And I did, too, consider him my best friend. I couldn’t quite get past my amazement at how comfortable being with him was, even after so many years apart. Time may have passed, we might have grown older, lived different lives, but aside from my parents, Jay had always been the person I trusted most, the person with whom I’d been able to share everything. Well, almost everything.
A faint, surprised smile curved his lips. “You do? Think of us that way still?”
“Yes. And I’m sorry I haven’t kept in better touch.”
“It’s a two-way street. It’s not like I’ve been any better.”
“Yeah, well, I’m kind of feeling like I’ve been out of touch with a lot of people here I care about and I’m not very proud of that fact.” The knot in my gut gave a twinge. “And to answer your question honestly, things…have been better, but I’m doing okay.”
“Then why do you not look distinctly not okay as you’re saying those words?”
“Damn.” I huffed out a soft, half laugh. “How do you do that?”
He smiled, too, but his tone was apologetic. “I don’t know. I can just always tell with you.”
I shook my head, sobering. “All right, but I don’t want to scar you with too many intimate details—”
“For God’s sake, Hunter, you’re not going to scar me. Just talk.”
“Ugh. Fine. So, five years ago another attorney and I started a corporate law practice together. It’s grown into a fairly lucrative and well-respected firm with quite a few high-profile clients.”
“That sounds like a good thing.”
“It is. Was. The problem is, this other attorney and I also became involved personally and, for the past four years, we’ve been living together. As pathetic as it sounds, I had no idea anything was amiss in our relationship, but apparently it was. I found out last week he’s been f—, um, seeing somebody else. Which is bad enough in and of itself, but the man he’s been secretly screwing around with is the well-known sleazebag CEO of a major company, who also happens to be married. Since I know now I can’t trust him at all, not only do I not want to be in a personal relationship with him anymore, I sure as hell don’t want to be his business partner either. Which is going to be ugly to get out of. So…yeah. Not my best week ever. But compared to what’s been going on in your life, Jay—”
“What a fucking asshole,” Jay gritted out, cutting me off. His voice was so low only I could hear it. “I don’t even know this guy and I hate him.”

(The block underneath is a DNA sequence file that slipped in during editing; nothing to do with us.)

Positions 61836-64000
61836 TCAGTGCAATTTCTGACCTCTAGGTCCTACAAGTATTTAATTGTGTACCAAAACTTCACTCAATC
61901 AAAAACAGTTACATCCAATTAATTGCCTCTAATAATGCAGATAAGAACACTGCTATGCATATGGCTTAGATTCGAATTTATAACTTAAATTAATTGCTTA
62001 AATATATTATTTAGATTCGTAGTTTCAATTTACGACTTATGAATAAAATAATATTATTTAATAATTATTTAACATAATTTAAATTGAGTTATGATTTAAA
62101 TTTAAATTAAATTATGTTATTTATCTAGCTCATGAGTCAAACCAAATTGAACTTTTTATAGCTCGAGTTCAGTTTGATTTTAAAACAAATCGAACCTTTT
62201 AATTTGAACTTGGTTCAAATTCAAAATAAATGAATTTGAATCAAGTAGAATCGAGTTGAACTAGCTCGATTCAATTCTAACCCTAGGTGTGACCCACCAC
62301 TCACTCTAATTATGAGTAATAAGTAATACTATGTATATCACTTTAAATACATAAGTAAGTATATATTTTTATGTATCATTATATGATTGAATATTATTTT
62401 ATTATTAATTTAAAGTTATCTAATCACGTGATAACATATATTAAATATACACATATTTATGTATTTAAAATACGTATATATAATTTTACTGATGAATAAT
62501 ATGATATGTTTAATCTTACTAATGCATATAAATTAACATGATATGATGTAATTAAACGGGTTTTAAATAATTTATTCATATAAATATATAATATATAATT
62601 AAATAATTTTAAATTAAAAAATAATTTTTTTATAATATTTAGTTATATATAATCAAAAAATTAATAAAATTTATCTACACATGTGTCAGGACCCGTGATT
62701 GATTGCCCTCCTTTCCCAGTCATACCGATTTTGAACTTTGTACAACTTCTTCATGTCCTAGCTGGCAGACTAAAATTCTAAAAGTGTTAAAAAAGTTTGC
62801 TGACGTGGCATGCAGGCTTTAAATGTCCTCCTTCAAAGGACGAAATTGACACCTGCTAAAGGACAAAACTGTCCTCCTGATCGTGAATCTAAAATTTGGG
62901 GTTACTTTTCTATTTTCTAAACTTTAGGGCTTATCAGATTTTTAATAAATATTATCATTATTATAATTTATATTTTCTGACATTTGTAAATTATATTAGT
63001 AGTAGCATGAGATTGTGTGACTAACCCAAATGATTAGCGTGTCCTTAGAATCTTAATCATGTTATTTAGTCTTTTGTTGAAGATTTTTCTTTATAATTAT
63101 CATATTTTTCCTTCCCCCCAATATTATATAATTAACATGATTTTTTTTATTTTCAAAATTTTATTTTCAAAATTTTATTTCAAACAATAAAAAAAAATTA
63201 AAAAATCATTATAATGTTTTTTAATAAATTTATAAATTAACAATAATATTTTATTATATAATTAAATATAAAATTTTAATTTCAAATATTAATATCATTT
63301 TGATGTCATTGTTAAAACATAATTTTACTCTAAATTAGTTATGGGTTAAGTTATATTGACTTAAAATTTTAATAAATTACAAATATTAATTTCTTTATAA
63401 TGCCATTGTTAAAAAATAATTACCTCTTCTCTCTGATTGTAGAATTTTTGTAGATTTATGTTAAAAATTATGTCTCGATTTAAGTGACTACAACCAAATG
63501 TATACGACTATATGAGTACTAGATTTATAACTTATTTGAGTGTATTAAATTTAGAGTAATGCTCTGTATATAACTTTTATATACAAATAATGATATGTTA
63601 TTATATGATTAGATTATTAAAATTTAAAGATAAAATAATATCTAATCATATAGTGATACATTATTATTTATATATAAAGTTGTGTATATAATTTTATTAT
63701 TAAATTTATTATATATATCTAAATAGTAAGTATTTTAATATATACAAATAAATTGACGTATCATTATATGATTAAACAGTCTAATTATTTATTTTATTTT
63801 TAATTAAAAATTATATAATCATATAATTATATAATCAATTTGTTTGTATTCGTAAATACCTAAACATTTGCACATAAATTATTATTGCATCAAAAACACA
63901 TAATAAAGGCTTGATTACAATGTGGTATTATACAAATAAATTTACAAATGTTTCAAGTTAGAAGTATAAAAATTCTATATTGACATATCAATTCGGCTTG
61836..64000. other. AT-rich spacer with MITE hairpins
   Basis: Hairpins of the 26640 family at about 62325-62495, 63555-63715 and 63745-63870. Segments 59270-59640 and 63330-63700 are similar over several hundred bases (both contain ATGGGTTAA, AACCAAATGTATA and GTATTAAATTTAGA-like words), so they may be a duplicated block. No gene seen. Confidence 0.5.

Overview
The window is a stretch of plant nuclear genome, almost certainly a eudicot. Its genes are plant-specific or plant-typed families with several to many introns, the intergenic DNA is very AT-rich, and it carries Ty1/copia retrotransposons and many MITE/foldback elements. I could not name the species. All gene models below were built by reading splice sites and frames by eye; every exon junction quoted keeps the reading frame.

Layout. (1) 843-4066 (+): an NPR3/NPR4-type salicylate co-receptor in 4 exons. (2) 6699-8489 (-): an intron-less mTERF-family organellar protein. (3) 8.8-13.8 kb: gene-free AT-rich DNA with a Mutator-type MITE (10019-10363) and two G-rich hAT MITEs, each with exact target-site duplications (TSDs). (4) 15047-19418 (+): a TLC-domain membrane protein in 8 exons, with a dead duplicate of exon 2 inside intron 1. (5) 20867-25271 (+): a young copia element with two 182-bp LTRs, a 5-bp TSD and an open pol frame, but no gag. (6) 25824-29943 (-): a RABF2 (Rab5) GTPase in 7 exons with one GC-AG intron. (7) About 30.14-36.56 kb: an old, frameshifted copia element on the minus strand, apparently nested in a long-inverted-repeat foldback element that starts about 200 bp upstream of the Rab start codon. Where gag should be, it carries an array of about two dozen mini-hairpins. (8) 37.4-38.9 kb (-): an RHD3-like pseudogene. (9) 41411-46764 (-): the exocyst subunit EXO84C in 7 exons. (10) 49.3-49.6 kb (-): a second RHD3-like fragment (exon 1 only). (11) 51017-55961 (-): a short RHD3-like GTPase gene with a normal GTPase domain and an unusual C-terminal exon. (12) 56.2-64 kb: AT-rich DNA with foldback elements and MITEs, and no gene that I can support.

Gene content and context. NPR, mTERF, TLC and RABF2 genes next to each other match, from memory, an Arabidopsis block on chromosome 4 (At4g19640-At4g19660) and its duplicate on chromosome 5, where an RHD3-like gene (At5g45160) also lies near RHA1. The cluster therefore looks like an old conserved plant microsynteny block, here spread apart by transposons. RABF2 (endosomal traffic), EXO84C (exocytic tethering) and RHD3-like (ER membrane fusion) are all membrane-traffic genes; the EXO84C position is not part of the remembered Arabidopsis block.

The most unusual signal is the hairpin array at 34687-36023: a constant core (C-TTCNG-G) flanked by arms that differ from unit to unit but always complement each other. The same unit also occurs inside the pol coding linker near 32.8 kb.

His reaction both surprised me and gave me little jolt of pleasure, to have him so angry on my behalf when he didn’t know jack shit about Shane.
“Yeah, me, too,” I murmured.
“I hope like hell you don’t think his lack of loyalty or scruples are in any way your fault? Because I know that look on your face.”
Damn it, how did he do that?
“I don’t. Not really. But—”
“No. There are no ‘buts,’ Hunter.”
“Well, he clearly wasn’t happy in our relationship, so I must not have been giving him something he needed.”
“Did he tell you that?”
“Actually, no,” I said, sighing. “That’s one of the shittier parts of this whole thing—he never said a word or indicated anything was wrong. It completely blindsided me.”
“Which is why it wasn’t about you. Decent people who are unhappy in a relationship say so. They put it on the table for discussion so the other partner knows and they can work things out together, one way or the other. When they act like everything’s normal and then sneak off behind your back…” A pained looked crossed his face. “Trust me, it’s not about you doing anything wrong. It’s about them making themselves feel good.”
I sensed hurt behind his words and got the feeling he was speaking from experience. I wondered who had hurt him?
“I’m overstepping again,” Jay said, shaking his head with an apologetic smile. “I should probably shut up now.”
“No, I want to hear what you’re thinking. Tell me. Maybe you can give me some perspective and point out something I can’t see. Because, like I said, everything seemed normal, until I got home and found them in— Well, in a position I wish I didn’t ever have to think about again.”
Jay’s eye grew wide. “Holy shit, he was doing it in your house?”
“I guess he thought I’d still be at work.”
“What a dirt bag! Why would a high-end attorney cheat in his own house rather than get a room? I mean, I assume he and the CEO had plenty of money. Why take the risk when it would be so easy for them to sneak off to a nice hotel?”
I hadn’t thought of that. And I didn’t know why I hadn’t. But now that Jay had said it, it had me wondering. Why would Shane and Kilgannon have gone to our apartment and even used our bed when, yeah, I would never have known if they’d gotten a room at a hotel for a few hours? He’d told me he was having dinner with a client. Those often ran long into the night and ended at a club somewhere for drinks. He could have come home at two or three in the morning and never triggered my suspicions in the least.